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Probably the most common associated cause of whiplash is a rear end road traffic accident. But that isn’t the only cause of whiplash. Whiplash occurs when a person’s head is moved backwards and then forwards very suddenly with great force. So any fall, trauma or sporting injury could potentially cause a whiplash injury.  

Whiplash will occur when the structures of your neck, muscles and ligaments extend beyond their normal range. Following a trauma, it is important to monitor any symptoms you believe to be related to the event. Whiplash can come on immediately after a trauma or sometimes days after. When symptoms occur days after an event this is actually worse for the prognosis of the condition.


Signs and symptoms

Signs and symptoms of whiplash will usually occur within 48hours of a trauma, the most common being:

  • Neck pain and stiffness
  • Pain on movement of neck
  • A loss of movement of the neck
  • Headaches
  • Tingling or pins and needles in the arms


Less common symptoms include:

  • Visual disturbances
  • Ringing in the ears (tinnitus)
  • Memory issues
  • Difficulty concentrating



Diagnosis will typically be made from your practitioner asking a series of questions about the complaint and particular details into the traumatic event. Followed with an examination of your neck – including an analysis of range of motion, assessment of the tenderness in your neck and shoulders and neurological testing of your upper limbs.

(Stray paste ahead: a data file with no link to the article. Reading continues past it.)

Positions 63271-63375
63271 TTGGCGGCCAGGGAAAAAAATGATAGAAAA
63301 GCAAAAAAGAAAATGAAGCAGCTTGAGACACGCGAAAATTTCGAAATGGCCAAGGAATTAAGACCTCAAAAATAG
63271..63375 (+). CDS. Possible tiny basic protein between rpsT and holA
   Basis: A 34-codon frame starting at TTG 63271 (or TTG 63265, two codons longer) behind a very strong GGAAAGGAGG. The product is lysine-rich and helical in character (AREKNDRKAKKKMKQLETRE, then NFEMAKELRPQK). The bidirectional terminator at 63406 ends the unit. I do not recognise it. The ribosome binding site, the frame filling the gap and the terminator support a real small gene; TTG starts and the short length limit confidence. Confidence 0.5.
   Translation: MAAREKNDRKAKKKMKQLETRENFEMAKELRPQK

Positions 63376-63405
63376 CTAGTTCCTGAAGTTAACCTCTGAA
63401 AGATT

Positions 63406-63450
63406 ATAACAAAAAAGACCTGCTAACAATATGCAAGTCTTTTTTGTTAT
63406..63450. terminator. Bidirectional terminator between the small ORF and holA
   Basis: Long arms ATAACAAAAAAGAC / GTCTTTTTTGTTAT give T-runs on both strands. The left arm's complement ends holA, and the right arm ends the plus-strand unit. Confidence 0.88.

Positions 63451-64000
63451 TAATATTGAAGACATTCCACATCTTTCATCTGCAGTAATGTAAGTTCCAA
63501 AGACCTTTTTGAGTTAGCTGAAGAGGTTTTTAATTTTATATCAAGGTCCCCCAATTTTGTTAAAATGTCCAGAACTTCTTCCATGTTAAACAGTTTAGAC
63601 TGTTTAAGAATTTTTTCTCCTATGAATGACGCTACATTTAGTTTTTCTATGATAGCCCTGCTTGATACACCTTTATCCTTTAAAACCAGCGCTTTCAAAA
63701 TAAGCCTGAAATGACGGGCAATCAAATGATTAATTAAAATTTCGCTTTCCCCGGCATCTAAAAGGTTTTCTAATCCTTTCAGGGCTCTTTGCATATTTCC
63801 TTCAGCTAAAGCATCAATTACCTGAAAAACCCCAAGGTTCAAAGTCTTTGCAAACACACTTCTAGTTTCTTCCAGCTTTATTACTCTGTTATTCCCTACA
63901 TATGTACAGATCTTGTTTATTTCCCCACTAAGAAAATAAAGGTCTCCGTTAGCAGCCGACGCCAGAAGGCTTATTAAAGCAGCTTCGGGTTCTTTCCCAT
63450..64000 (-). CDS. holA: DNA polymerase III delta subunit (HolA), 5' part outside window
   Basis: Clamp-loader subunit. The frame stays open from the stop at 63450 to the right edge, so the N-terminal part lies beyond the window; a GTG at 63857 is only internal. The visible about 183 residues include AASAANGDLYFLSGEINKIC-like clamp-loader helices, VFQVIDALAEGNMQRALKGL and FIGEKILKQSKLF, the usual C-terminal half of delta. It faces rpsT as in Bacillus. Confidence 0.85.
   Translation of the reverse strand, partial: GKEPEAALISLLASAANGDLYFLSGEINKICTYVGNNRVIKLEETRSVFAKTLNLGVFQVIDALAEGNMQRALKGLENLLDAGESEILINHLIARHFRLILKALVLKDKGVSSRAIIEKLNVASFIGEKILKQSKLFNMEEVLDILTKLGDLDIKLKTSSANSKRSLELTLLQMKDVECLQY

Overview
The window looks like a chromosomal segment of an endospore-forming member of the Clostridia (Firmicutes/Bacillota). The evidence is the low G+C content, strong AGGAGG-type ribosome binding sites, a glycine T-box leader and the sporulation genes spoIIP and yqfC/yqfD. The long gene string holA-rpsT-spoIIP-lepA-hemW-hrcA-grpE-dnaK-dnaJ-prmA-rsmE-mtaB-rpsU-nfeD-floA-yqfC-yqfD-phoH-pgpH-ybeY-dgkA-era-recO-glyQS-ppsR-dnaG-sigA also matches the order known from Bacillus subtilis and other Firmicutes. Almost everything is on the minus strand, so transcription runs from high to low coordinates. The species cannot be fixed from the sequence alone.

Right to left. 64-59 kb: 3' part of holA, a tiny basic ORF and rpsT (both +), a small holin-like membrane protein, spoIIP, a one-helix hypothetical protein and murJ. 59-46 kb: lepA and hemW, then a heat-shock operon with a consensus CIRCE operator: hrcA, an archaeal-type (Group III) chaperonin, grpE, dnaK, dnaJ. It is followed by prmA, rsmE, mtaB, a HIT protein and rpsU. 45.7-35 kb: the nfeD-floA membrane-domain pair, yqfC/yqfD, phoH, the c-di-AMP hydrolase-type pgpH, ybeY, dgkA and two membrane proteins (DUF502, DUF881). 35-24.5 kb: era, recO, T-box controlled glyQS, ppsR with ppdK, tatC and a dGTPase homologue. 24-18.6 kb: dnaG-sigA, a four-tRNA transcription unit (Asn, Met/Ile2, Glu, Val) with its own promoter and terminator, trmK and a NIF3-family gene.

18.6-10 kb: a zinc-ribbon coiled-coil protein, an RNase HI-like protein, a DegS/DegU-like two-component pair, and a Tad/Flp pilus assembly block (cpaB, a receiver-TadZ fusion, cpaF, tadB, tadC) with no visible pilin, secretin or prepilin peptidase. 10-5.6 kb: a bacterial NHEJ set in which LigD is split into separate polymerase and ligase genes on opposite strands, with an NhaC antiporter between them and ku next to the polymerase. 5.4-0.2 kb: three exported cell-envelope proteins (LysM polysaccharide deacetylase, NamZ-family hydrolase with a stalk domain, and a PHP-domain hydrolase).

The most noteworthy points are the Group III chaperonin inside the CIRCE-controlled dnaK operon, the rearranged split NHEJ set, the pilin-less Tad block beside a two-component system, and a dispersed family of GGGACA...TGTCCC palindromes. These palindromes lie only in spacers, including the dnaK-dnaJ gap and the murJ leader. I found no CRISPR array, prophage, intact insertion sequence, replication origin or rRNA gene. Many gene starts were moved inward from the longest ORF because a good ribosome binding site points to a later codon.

Imaging may be required usually in the form of an x-ray initially. Although an x-ray will not diagnose whiplash it is used to rule out other complications such as fractures, dislocation or existing arthritis. Further imaging maybe required such as an MRI if there are significant neurological symptoms such as pin and needles in the arms. This form of imaging can be used to detect soft tissue injuries to spinal cord, discs and surrounding nerves.

Based on the diagnosis and symptoms whiplash can be grouped into 3 grades;

Grade 1- Neck complaint of pain, stiffness or tenderness. 

Grade 2- Neck complaint with neurological symptoms (pins and needles or numbness).

Grade 3- Neck complaint with fracture or dislocation. 



Treatment is aimed at reducing pain, restoring normal range of motion and eventually returning to normal daily activities. Your treatment plan will depend on many factors such as age, severity of trauma and what grade of whiplash you fall into.

Some cases of whiplash can improve in as little as two weeks. However some can become chronic and be ongoing, leaving individuals with headaches and a loss of movement in their neck. Our advice is if you suspect this type of injury seek appropriate professional advice.

Chiropractic care for whiplash is found to be highly effective. Your Chiropractor will begin with taking a full detailed history of the event believed to of caused the whiplash. A comprehensive physical and neurological examination and finally x-rays if deemed necessary. Treatment typically will consist of chiropractic manipulation and soft tissue work. In my experience patients diagnosed with whiplash respond well to care and usually see significant improvement in 2-3 months.


Dr. Thomas Pooley (D.C)
Rayleigh Clinic

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